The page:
Richard F. Blinn diary
|Title||Richard F. Blinn diary|
|Subject||Blinn, Richard Foote, 1842-1873|
|Blinn, Clara, 1845-1868|
|Indian captivities -- West (U.S.)|
|Santa Fe National Historic Trail|
|Description||Travel diary documenting trip of Richard Blinn, with his wife Clara and son Willie, from Perrysburg, Ohio to Sand Creek, Colorado along the Santa Fe Trail in 1868, with some additional entries describing the search by Richard for Clara and Willie after they were kidnapped by Indians, and their later deaths at Washita after the battle there in November 1868.|
|Creator||Blinn, Richard Foote, 1842-1873|
|Source||Richard F. Blinn diary; MMS-1646; Center for Archival Collections; University Libraries; Bowling Green State University|
|Is Referenced By||http://maurice.bgsu.edu/record=b2515131~S1|
February Monday, 10 1868
Uncle Dick's Diary
March Sunday, 15 1868
Left Perrysburg this morning at 8 o'clock for Sand Creek Colorado Territory.
March Monday, 16 1868
On our way to Kansas City. Slept in the car seat all night.
March Tuesday, 17 1868
Arrived at Quincy, Illi 2 o'clock in the afternoon. Crossed the Mississippi on the ferry. Took a sleeping car & had a good sleep
March Wednesday, 18 1868
Arrived at Kansas City 5 o'clock in the morning. Took supper at the Sheridan Hotel and then started to find Jack. Traveled on six roads and then all most gave up finding him.
March Thursday, 19 1868
Shawnee Mission. Started from Kansas City this morning. Had a big time hitching up the mules. One of them kick the buttons off Steve's shirt. We got them all right after a long tussle.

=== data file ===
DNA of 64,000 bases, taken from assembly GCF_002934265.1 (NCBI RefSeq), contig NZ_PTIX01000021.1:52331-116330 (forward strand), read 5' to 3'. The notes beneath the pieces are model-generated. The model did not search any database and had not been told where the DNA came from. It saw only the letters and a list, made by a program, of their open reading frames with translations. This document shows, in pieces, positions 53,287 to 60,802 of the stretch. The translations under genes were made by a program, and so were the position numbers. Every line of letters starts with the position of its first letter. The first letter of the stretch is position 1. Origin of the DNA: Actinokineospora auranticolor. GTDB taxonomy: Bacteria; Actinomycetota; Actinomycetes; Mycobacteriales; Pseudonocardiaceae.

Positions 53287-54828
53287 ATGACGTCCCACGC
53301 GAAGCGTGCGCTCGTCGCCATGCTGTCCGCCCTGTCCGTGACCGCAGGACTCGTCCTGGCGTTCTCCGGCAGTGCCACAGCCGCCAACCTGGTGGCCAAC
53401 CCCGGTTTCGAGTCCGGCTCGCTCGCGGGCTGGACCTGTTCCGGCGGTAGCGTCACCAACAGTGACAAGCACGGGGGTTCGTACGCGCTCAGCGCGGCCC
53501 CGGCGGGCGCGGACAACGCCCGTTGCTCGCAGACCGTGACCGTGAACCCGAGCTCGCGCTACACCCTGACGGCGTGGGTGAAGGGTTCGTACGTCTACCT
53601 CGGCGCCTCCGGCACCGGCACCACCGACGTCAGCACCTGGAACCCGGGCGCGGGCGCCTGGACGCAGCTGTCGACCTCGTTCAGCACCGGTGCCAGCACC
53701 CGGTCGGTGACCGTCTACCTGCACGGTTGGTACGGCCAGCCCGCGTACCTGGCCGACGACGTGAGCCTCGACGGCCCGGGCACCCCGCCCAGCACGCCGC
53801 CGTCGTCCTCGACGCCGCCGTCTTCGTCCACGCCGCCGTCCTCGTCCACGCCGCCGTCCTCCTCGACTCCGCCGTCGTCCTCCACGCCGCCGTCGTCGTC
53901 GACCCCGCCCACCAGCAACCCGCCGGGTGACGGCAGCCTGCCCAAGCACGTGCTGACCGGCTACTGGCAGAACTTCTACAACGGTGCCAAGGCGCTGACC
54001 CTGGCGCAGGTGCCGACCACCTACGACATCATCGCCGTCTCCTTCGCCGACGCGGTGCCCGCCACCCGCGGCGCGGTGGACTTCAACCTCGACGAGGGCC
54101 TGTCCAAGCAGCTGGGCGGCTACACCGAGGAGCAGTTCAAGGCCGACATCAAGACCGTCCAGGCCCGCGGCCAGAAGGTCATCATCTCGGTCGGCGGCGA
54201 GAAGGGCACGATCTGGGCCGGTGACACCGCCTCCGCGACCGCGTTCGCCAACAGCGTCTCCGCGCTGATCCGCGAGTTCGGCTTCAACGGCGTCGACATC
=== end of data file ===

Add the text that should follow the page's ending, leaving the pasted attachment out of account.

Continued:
Steve and I ride on the big wagon. We had our last glass off [sic] ales up to the tavern. Not very good ales.
Steve, Charlott, Clara and I sleep in the tent. Sarah and Jack in the ambulance and Bill in the wagon.
March Friday, 20 1868
Olatha, Kas. Broke camp 9 o'clock this morning & drove 20 miles and camped opposite an Ohio man's house. No trouble with the mules today.
Charlott put a cranberry on her toe kill a corn but eat it off before it did any good.
Steve went to kill a chicken but could not do so.
March Saturday, 21 1868
Camp Breakdown. Started this morning at 8 o'clock and was getting along nice when the fore axle broke and we had to camp in the road.
Saw the peraria [prairie?] on fire last night for the first time. It looked splendid.
March Sunday, 22 1868
Camp Breakdown. Did not get our wagon fixed so we had to lay over all day.
March Monday, 23 1868
Got our wagon fixed and started on our way. Had a hard road. Got lost and had to let down a fence and drive through a field. Camped about four o'clock. It rained and we had a hard time to pitch the tent. Had some milk punch tonight. Very good.
March Tuesday, 24 1868
Drove about eighteen miles today. The wind blows very hard. Past by the ruins of a house that was destroyed by the rebles during the war. Camped in a hollow.
Steve started out on the hill for prarrie chickens. There is a lot around, but he did not shoot any. The wind blows to hard. Found a nest of mice under a stone. They all skedadled when we took up the stone. There is a creek & a spring near where we camp.
March Wednesday, 25 1868
Camping near a little town called Burlingham on the bank of a nice creek. Jack killed three prarrie chickens today and we had a nice stew.